Evidence-Based Programs (EBP)

What are Evidence-Based Programs (EBP)

Essential to offender success is the efficacy of programming offered by the DOC and its partners. Research has shown that, absent an evidence-based intervention, an individual is no less likely to commit a crime upon his or her release from prison. Prison itself does not change behavior. Evidence-based programming is programming that has been shown to work. Rather than relying on a provider’s gut instincts or anecdotes about offenders who have turned their lives around, evidence-based programs (EBP) rely on research that demonstrates a program is effective.
 
In the corrections system, evidence-based programs use research and the best available data to guide policy and practice decisions. By focusing on programs shown to be effective through research, we can expect to improve outcomes for offenders and their victims.
 
This approach requires rigorous quality assurance and evaluation to ensure that evidence-based programs are implemented with fidelity, and that new programs are evaluated to determine their effectiveness. The department uses the Correctional Program Checklist (CPC) to evaluate whether programming is rooted in best practices. A commitment to evidence-based programs requires defined outcomes that can be measured, such as recidivism and victim satisfaction.
 
 
Legislative Direction
 
As a result of the Commission on Sentencing’s recommendations, the 2017 Legislature passed Senate Bill 59, directing the Department of Corrections to implement evidence-based programs. MCA 53-1-211 requires the department’s Quality Assurance Office to:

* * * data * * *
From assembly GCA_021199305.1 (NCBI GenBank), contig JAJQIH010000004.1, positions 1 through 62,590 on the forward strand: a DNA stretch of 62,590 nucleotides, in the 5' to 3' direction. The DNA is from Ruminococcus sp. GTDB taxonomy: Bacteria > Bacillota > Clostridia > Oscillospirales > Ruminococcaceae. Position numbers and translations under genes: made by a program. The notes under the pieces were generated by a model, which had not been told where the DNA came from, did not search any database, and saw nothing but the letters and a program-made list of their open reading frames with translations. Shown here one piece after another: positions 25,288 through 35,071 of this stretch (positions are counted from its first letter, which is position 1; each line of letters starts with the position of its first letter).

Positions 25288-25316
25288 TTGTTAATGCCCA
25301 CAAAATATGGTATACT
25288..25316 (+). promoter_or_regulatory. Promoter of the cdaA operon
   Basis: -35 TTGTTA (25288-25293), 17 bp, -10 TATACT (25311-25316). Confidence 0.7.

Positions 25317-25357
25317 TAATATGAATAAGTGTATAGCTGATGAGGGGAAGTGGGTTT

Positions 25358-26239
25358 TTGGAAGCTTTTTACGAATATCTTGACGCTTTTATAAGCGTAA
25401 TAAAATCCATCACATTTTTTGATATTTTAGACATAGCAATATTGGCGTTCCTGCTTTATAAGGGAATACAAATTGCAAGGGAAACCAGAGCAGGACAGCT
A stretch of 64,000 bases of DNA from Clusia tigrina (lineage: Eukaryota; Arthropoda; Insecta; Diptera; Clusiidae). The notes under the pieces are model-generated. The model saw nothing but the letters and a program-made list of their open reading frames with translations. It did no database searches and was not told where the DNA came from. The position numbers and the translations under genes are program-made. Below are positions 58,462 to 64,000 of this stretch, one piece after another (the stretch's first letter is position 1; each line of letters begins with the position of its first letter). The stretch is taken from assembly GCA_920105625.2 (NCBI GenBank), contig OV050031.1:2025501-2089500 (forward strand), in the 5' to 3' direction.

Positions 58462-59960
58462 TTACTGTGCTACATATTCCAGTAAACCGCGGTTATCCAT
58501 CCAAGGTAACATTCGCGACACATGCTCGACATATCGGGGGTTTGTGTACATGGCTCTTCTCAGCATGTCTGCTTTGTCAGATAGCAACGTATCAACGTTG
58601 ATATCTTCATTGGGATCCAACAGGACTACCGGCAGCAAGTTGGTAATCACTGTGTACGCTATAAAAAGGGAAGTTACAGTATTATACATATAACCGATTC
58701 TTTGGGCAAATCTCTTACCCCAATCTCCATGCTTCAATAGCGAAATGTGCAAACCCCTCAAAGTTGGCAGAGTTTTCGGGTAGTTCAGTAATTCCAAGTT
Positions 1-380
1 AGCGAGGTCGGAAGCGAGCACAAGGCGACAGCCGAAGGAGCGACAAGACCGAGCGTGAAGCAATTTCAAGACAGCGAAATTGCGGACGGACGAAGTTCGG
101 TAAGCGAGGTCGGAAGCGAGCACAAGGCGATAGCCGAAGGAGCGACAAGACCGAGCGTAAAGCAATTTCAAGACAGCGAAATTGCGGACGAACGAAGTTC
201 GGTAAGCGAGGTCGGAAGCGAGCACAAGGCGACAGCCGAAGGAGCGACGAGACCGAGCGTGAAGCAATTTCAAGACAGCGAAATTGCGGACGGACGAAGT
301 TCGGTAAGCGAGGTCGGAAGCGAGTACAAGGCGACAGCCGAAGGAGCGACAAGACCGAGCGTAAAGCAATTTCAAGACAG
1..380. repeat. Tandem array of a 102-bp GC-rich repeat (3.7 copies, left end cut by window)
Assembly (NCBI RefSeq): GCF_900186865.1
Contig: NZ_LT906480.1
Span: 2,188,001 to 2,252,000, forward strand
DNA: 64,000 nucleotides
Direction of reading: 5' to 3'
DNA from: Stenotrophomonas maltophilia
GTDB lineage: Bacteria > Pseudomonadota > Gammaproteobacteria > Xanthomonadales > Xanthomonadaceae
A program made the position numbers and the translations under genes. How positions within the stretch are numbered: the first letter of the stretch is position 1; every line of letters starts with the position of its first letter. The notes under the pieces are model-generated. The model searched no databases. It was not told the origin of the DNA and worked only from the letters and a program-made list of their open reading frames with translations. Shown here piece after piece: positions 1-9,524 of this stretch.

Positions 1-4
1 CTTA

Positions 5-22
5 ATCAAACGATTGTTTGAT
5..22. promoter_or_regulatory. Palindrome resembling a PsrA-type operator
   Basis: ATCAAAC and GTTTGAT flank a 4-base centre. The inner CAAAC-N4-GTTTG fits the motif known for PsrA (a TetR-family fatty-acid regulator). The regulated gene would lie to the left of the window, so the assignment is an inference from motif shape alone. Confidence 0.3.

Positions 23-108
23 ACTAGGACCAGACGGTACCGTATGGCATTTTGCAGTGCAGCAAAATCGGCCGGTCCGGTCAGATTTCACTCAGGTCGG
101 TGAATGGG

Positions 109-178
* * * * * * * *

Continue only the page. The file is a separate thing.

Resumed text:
• adopt an evidence-based program evaluation tool that measures how closely correctional programs meet the known principles of effective intervention
  • conduct regular evaluations of programs operated by or under a contract with the department
  • develop and maintain a list of evidence-based treatment curriculums to be utilized in programs operated by or under contract with the department, with priority being placed on adopting treatment curriculums that are in the public domain and evidence-based

EBP Proposal Forms

These forms require Microsoft Word. Please contact us if you require an alternate format.
 

Contact the Quality Assurance Office

Questions about evidence-based programs should be directed to Erika Wimmer at (406) 444-3910.
 
5 S. Last Chance Gulch
PO Box 201301
Helena, MT 59620-1301
 
To request a copy of a completed Correctional Program Checklist (CPC), please email CorEBP@mt.gov
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